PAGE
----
756 Tradescantia zebrinaCommon Names: wandering Jew, purple wandering Jew, inch plant, cockroach grass, creeping Jenny Family: Commelinaceae (spiderwort Family)
Wandering Jew is a succulent-stemmed plant that creeps and sprawls and trails all over itself to make a dense groundcover. The pointed 3 in (7.6 cm) oval leaves that clasp the stem alternately have hairy upper surfaces with a silky iridescent sheen. They are an intense violet on the underside and striped with pale silvery turquoise and dark burgundy-tinged green on top. The round stems are a watery seafoam green with burgundy spots and blotches. The cultivar, 'Quadricolor' has green, white, and pink stripes on the upper sides of its leaves; it may in fact be a hybrid between T. zebrina and T. fluminensis.
Wandering Jew, Tradescantia zebrina, is native to Mexico. It has naturalized in moist, disturbed hardwood forests in south and central Florida.
CultureWandering Jew prefers rich organic soil and thrives on mulch. Even when grown under ideal conditions, potted plants get leggy as they age. When wandering Jew is grown as a groundcover, new branches cover the bare stems and fill in the planting, but container plants gradually become a mass of ugly straggling stems with little bunches of leaves at the tips. When you cut wandering Jew back, it does not promptly put out bushy fresh growth like most plants do. The bare stems just sit there and it takes a long time for new shoots to cover their nakedness. The solution is to grow new plants from cuttings, set them in fresh soil, and start another basket every once in awhile. Occasional light feeding encourages growth. Wandering Jew is seldom afflicted by pests or diseases, but is susceptible to an aphid-transmitted virus that causes stunting and malformed leaves. Light: Wandering Jew tolerates a wide range of light levels, but prefers bright shade or semi-shade. Moisture: This species needs moist soil. Plants grown in too dry and sunny a spot will have small leaves with a dull washed-out yellowish color. Wandering Jew tolerates some flooding, but will not grow vigorously in soggy ground. Hardiness: USDA Zones 8 - 11. Exposed hanging baskets will be burned back by a light frost, but a groundcover planting in a warm sheltered spot may come back after freezes into the teens if mulched heavily and kept damp on cold nights. In colder climates, cuttings can be overwintered in a jar of water on a sunny windowsill. Propagation: Wandering Jew rarely flowers or reproduces from seed. Cuttings root readily in soil, sand, or water so long as each piece of stem includes at least one node. If kept well watered for the first week or two, cuttings set directly into mulched organic soil will quickly establish a groundcover in a shady area of the garden. Wandering Jew is easy to transplant. To encourage it to spread as a groundcover, plant the rootball in good soil, then spread out the trailing stems and partially cover them with organic mulch.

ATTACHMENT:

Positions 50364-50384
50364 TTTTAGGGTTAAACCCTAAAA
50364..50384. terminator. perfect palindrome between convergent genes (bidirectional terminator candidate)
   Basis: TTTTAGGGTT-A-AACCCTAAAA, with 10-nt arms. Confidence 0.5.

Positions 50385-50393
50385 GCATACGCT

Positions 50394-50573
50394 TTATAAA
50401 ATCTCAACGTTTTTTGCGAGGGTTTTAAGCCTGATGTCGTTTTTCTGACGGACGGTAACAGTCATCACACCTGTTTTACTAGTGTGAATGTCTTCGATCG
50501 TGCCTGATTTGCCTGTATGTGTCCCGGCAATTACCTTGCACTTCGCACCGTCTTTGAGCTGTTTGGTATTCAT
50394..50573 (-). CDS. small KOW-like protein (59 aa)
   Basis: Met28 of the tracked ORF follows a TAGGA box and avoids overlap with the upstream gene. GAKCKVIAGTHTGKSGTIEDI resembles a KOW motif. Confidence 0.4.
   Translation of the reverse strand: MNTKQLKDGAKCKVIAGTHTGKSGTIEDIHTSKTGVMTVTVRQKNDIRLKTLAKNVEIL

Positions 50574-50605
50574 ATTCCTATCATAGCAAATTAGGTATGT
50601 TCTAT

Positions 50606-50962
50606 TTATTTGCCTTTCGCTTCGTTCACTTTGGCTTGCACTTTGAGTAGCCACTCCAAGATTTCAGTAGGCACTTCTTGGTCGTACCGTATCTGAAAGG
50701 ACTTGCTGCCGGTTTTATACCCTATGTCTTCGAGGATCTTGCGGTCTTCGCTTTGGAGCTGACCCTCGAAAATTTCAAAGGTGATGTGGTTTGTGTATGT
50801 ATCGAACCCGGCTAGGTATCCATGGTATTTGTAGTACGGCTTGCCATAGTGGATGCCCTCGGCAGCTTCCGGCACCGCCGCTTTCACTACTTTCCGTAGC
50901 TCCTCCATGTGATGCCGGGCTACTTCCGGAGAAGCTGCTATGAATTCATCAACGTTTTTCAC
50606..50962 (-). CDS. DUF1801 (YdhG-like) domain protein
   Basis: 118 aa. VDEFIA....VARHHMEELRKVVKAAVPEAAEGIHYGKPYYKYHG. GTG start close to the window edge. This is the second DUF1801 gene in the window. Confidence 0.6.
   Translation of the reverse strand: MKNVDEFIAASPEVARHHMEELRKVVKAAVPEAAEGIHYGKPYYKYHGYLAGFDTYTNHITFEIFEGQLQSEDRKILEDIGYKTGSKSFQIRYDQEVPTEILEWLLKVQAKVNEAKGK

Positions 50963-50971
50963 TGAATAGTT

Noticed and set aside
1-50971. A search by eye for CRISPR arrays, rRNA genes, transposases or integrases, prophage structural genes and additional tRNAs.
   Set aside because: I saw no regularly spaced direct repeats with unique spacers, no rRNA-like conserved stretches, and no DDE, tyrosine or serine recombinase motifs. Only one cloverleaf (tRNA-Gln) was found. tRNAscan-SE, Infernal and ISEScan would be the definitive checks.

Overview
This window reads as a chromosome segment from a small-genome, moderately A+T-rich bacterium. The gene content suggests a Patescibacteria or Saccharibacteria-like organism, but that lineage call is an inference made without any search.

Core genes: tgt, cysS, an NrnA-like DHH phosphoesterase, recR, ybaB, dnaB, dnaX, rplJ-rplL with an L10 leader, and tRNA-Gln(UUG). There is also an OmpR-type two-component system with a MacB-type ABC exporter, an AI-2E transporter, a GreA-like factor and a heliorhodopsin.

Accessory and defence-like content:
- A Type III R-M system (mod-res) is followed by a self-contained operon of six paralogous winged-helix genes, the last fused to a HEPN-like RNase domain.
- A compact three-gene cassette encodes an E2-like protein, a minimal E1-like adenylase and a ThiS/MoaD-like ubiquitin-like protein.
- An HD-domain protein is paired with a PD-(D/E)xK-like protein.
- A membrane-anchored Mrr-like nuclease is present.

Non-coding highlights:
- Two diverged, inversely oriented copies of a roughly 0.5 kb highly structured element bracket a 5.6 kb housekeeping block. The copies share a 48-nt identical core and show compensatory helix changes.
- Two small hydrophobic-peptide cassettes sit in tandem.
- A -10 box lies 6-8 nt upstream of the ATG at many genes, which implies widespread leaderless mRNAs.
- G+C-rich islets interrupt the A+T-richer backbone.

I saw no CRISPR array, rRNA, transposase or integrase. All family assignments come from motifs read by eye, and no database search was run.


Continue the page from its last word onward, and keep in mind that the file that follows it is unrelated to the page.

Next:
In warm climates, wandering Jew is grown outdoors as a groundcover or a bedding plant, or to effect a tropical atmosphere. It may also be grown indoors or in the greenhouse as a hanging basket or container plant.
Wandering Jew is one of the most wonderful ornamental plants ever created! The sparkling silvery turquoise foliage is a beautiful color rarely encountered in landscape materials. Wandering Jew is a godsend for the indecisive gardener: Groundcover plantings can be established effortlessly, then ripped out and moved with ease when the landscape plan changes. A few pieces poked into the soil amongst container plants in the greenhouse will quickly flow into a colorful winter carpet. And you can make a gorgeous flower arrangement out of practically anything by sticking a couple of wandering Jew sprigs in with it. (Just put the vase up high when you aren't around or your cats will chew the tips off the leaves and scatter the remains on the carpet.)
Wandering Jew sap often causes a skin irritation in humans, and dogs kept in yards covered with wandering Jew have developed rashes. Tradescantia zebrina is nevertheless frequently recommended as a safe non-toxic plant for landscaping bird and reptile enclosures. This species does not appear to be aggressively invasive, but it will naturalize in warm moist forests. Therefore, trimmings should be discarded with care and plantings should not be allowed to grow out of bounds.
Linda Conway Duever 8/2/00; updated 3/10/04